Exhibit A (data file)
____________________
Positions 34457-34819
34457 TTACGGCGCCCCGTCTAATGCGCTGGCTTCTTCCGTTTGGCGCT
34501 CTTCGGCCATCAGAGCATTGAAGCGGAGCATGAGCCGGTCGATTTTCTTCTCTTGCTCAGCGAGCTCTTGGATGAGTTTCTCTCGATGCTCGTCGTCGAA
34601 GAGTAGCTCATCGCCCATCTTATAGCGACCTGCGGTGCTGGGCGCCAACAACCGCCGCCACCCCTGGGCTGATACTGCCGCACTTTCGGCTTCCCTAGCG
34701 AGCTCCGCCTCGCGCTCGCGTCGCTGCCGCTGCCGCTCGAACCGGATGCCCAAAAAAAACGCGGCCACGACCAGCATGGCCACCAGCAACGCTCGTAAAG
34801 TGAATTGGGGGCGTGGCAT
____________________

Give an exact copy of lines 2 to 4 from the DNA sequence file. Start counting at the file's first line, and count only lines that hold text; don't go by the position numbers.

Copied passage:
34457 TTACGGCGCCCCGTCTAATGCGCTGGCTTCTTCCGTTTGGCGCT
34501 CTTCGGCCATCAGAGCATTGAAGCGGAGCATGAGCCGGTCGATTTTCTTCTCTTGCTCAGCGAGCTCTTGGATGAGTTTCTCTCGATGCTCGTCGTCGAA
34601 GAGTAGCTCATCGCCCATCTTATAGCGACCTGCGGTGCTGGGCGCCAACAACCGCCGCCACCCCTGGGCTGATACTGCCGCACTTTCGGCTTCCCTAGCG